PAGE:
Day: September 23, 2014
One Pitcher, Two Home Runs
Dennis Martinez had a remarkable major league career. Making his first appearance as a Baltimore Oriole in 1976, he also pitched for the Montreal Expos, the Cleveland Indians, the Seattle Mariners, and the Atlanta Braves, where he ended his career in 1998. But it was not until recently that I put 2 and 2 together, because Martinez served up two rather big home run pitches to two Yankees who both wore #2.
On August 6, 1979, Martinez started against the defending World Champion New York Yankees in Yankee Stadium. It was clear that 1979 would be the Orioles’ year, and they had won the first three games of the series against the Yankees. That may be in part because the minds of the Yankees, and certainly their hearts and souls, were elsewhere. For it was on August 2 that Thurman Munson died in a plane crash at Canton, Ohio. Four days later the Yankees returned from Munson’s funeral to confront Martinez and the O’s.
The Orioles took a 4-0 lead into the bottom of the seventh, when both Bucky Dent and Willie Randolph reached base with two out. Martinez then faced #2, Bobby Murcer, who was commencing his second stint with the Yankees. having returned to the team as the result of a trade with the Chicago Cubs that June. Murcer had struggled in his return in pinstripes: earlier that day he had delivered one of the eulogies at Munson’s funeral. That evening he was hitless in three at bats. To see what happened next, go to the 1:50 mark of the video below for the entire at bat, or 1:51 for the pitch and swing in question:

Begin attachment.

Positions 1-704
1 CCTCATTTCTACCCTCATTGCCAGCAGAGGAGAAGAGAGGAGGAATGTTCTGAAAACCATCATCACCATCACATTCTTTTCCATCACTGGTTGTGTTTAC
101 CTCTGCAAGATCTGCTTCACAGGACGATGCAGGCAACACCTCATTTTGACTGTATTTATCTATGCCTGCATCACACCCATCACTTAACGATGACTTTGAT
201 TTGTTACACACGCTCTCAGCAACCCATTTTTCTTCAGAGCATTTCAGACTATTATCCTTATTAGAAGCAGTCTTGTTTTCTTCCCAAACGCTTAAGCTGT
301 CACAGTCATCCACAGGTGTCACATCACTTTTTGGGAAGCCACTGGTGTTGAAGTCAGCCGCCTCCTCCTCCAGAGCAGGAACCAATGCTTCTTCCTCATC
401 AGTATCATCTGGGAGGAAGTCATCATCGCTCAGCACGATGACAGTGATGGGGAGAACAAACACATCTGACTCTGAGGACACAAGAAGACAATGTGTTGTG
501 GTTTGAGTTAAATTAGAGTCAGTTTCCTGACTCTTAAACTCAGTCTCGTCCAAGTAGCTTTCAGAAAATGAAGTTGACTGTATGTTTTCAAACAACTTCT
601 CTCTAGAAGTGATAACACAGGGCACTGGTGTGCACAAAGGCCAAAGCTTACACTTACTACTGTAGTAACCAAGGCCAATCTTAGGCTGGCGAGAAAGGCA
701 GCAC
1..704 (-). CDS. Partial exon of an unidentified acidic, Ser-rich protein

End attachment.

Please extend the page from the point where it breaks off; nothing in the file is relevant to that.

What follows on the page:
Murcer would cap the comeback performance by driving in Dent and Randolph in the ninth inning with an opposite-field single against Tippy Martinez.
Fast forward to Opening Day, 1996. With the Indians as defending American League champs, Martinez took the mound to face the Yankees. At shortstop for the Yankees (Murcer’s original position, by the way) was a young man named Derek Jeter, wearing #2. Here’s what happened when Martinez faced Jeter that afternoon.
That was the rookie’s first major league home run. Holy Cow indeed. I miss Phil Rizzuto.
Two home runs, each by #2, their first home run for the Yankees that season … all courtesy of El Presidente. Not that Martinez had a bad career. Nicaragua’s first major leaguer, he won 100 games in each league and pitched a perfect game while with Montreal in 1991. But for Yankee fans, these are his most memorable moments.